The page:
Hank Aaron was a legend, and he was also a Ravens fan.
The American icon and baseball Hall of Famer who passed away Friday at age 86 watched Ravens games faithfully and cheered them on. Aaron shared a friendship with Ravens Executive Vice President and longtime General Manager Ozzie Newsome, both natives of Alabama and legendary sports figures.
After learning of Aaron's death Friday, Newsome issued a statement about his admiration for Aaron.
"Growing up in rural Alabama, the Atlanta Braves would be on the radio every night, and my father, grandfather and I would listen religiously," Newsome said. "Hank has always been a hero to them and to me.
"I had the honor of meeting him at the 2000 Super Bowl when he came and spoke to our team. We became casual friends and remained in contact up until his death today.
"We have lost an American hero who broke barriers and changed our nation through grace, character and integrity. I send my heartfelt condolences to the Aaron family and the countless people whom Hank inspired."
In a 1999 article written in the Baltimore Sun by Ken Rosenthal of FOX Sports, Aaron talked about his loyalty to Newsome, the first Black general manager in the NFL.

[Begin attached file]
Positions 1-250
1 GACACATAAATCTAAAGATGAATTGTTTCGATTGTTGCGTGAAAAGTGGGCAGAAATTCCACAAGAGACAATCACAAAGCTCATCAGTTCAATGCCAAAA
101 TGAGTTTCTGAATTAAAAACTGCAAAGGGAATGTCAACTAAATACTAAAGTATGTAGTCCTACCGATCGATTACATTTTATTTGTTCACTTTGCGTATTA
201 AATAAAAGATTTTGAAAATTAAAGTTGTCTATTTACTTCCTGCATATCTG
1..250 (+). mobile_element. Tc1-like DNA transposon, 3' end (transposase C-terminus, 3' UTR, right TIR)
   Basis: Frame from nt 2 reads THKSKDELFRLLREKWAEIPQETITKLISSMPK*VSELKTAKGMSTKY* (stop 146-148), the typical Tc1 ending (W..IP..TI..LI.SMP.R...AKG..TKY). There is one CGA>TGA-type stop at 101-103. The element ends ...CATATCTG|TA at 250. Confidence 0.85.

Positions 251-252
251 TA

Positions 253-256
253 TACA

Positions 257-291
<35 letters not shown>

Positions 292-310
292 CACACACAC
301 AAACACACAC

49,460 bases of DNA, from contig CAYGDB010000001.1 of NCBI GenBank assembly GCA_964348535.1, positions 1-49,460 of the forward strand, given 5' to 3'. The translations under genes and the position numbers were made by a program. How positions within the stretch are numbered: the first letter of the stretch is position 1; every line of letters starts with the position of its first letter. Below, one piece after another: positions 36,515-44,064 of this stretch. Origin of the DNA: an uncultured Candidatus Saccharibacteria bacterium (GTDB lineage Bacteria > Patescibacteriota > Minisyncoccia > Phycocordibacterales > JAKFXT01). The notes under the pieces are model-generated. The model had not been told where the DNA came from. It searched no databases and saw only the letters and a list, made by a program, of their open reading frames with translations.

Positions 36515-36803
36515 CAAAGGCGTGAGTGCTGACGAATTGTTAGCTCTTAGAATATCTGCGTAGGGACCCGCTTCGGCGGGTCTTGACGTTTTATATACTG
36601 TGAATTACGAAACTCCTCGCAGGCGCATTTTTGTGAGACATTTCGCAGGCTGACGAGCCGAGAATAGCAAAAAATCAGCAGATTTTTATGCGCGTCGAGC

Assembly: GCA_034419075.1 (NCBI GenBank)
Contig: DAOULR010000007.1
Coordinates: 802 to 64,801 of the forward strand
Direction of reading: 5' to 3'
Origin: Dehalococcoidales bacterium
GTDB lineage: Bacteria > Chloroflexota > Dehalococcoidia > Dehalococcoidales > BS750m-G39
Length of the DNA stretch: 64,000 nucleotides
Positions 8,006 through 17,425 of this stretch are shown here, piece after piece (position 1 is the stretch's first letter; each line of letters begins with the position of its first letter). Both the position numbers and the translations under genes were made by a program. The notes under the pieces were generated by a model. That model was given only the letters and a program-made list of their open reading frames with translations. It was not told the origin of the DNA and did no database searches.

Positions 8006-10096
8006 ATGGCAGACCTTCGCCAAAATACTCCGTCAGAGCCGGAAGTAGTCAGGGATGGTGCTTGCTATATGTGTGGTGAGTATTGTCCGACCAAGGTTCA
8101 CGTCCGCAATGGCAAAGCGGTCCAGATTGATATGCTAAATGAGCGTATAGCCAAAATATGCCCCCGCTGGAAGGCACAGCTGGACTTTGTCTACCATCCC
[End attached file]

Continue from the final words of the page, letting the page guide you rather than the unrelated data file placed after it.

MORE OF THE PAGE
"What people have to remember is Ozzie Newsome is a friend of mine," Aaron said. "Being in his position as an African-American, I want him to be successful. My allegiance is to him. I want his team to do well. It's a reflection on him and every other African-American."
Aaron also pulled for the Ravens because he was a fan of the Cleveland Browns when they joined the NFL from the All-America Football Conference that disbanded in 1949. Aaron rooted for the Browns because they were underdogs joining a new league. When Newsome became a Hall of Fame tight end with the Browns, the bond between Aaron and Newsome was sealed. When the Browns moved from Cleveland and became the Ravens in 1996, Aaron's allegiance went with Newsome from Cleveland to Baltimore.
Tributes to Aaron came from around the world Friday, and his place in history transcends sports. Aaron received racist death threats on his way to surpassing Babe Ruth to become baseball's all-time home run leader in 1974, and he fought for civil rights throughout his life. Many remembrances of Aaron were shared Friday on social media.